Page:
In GAVO’s Data Center we also carry Gaia DR2 data. Our host institute, the Zentrum für Astronomie in Heidelberg, also has a dedicated Gaia server. This gives relieves us from having to be a true mirror of the upstream data release. And since the source catalog has lots and lots of columns that most users will not be using most of the time, we figured a “light” version of the source catalog might fill an interesting ecological niche: Behold gaia.dr2light on the GAVO DC TAP service, containing essentially just the basic astrometric parameters and the diagonal of the covariance matrix.

That has two advantages: Result sets with SELECT * are a lot less unwieldy (but: just don’t do this with Gaia DR2), and, more importantly, a lighter table puts less load on the server. You see, conventional databases read entire rows when processing data, and having just 30% of the columns means we will be 3 times faster on I/O-bound tasks (assuming the same hardware, of course). Hence, and contrary to several other DR2-carrying sites, you can perform full sequential scans before timing out on our TAP service on gaia.dr2light. If, on the other hand, you need to do debugging or full-covariance-matrix error calculations: The full DR2 gaia_source table is available in many places in the VO. Just use the Registry.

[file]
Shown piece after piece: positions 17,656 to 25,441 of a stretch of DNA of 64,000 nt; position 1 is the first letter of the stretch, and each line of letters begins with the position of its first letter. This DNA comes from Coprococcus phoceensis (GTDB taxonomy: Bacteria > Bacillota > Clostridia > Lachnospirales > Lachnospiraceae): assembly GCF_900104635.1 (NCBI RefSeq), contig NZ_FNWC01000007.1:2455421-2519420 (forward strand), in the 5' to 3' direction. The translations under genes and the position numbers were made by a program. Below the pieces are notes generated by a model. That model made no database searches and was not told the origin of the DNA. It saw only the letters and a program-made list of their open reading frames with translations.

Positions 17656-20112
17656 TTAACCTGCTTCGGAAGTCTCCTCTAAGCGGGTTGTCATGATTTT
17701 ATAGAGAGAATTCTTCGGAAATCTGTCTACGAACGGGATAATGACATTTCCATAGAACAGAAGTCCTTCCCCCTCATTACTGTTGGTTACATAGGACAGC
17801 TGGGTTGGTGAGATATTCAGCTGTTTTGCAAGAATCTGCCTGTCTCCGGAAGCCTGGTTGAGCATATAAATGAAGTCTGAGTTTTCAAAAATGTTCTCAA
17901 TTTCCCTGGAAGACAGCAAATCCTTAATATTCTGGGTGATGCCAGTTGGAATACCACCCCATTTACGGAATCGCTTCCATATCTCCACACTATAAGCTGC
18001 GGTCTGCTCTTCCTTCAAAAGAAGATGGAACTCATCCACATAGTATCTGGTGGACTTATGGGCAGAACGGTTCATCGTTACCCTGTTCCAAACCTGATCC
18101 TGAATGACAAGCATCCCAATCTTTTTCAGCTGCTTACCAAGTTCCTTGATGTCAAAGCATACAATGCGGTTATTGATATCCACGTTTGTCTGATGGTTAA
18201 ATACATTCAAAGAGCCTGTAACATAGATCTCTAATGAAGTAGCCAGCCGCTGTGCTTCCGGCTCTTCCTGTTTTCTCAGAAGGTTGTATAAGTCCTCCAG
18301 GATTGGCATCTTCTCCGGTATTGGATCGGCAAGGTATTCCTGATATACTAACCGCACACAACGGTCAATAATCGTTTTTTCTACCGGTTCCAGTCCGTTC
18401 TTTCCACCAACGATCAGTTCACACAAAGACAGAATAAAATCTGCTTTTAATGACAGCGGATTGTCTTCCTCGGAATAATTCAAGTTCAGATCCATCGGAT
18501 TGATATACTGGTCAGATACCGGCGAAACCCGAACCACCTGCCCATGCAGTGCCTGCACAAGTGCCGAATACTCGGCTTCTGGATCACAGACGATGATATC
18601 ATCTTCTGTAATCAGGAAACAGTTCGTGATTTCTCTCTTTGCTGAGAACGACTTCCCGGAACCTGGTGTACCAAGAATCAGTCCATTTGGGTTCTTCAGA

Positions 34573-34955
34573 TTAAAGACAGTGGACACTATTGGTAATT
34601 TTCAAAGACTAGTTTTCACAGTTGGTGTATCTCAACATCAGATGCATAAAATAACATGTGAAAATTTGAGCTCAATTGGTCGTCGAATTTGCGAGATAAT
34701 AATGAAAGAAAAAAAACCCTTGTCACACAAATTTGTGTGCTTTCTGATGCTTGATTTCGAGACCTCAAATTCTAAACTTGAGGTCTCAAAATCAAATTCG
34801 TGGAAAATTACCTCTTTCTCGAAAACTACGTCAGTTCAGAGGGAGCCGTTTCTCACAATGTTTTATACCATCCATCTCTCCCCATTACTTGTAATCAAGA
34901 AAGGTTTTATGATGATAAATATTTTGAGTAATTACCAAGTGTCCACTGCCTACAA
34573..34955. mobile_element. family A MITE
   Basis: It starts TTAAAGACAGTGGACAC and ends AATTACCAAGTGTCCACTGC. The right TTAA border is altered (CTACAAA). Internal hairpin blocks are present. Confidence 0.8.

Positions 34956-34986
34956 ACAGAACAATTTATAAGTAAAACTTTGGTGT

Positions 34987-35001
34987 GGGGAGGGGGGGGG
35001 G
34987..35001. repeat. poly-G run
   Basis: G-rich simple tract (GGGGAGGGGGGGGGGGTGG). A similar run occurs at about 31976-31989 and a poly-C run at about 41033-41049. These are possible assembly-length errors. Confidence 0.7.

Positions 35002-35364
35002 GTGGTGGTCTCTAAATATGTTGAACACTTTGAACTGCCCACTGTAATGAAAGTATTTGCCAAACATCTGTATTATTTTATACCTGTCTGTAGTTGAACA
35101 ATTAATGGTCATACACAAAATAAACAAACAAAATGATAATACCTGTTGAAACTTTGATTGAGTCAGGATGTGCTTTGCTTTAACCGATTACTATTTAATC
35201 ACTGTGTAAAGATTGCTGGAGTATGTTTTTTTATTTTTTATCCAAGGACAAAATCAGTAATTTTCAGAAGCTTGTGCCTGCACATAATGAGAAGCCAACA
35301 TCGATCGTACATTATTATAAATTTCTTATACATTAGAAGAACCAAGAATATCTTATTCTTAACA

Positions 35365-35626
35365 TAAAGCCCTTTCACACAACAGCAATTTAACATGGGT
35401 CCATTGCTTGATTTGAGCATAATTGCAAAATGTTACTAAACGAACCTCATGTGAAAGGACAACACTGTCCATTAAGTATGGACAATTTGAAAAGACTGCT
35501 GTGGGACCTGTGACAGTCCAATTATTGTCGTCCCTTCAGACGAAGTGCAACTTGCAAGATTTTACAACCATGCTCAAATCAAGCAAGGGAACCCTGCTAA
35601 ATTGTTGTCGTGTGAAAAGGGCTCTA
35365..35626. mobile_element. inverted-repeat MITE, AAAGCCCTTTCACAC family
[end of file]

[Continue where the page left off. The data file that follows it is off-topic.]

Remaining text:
Photometry via TAP

A piece of Gaia DR2 that’s not available in this form anywhere else is the lightcurves; that’s per-transit photometry in the G, BP, and RP band for about 0.5 million objects that the reduction system classified as variable. ESAC publishes these through datalink from within their gaia_source table, and what you get back is a VOTable that has the photometry in the three bands interleaved.

I figured it might be useful if that data were available in a TAP-queriable table with lightcurves in the database. And that’s how gaia.dr2epochflux came into being. In there, you have three triples of arrays: the epochs (g_transit_time, bp_obs_time, and rp_obs_time), the fluxes (g_transit_flux, bp_flux, and rp_flux), and their errors (you can probably guess their names). So, to retrieve G lightcurves where available together with a gaia_source query of your liking, you could write something like

SELECT g.*, g_transit_time, g_transit_flux
FROM gaia.dr2light AS g
LEFT OUTER JOIN gaia.dr2epochflux
USING (source_id)
WHERE ...whatever...

– the LEFT OUTER JOIN arranges things such that the g_transit_time and g_transit_flux columns simply are NULL when there are no lightcurves; with a normal (“inner”) join, rows without lightcurves would not be returned in such a query.

To give you an idea of what you can do with this, suppose you would like to discover new variable blue supergiants in the Gaia data (who knows – you might discover the precursor of the next nearby supernova!). You could start with establishing color cuts and train your favourite machine learning device on light curves of variable blue supergiants. Here’s how to get (and, for simplicity, plot) time series of stars classified as blue supergiants by Simbad for which Gaia DR2 lightcurves are available, using pyvo and a little async trick: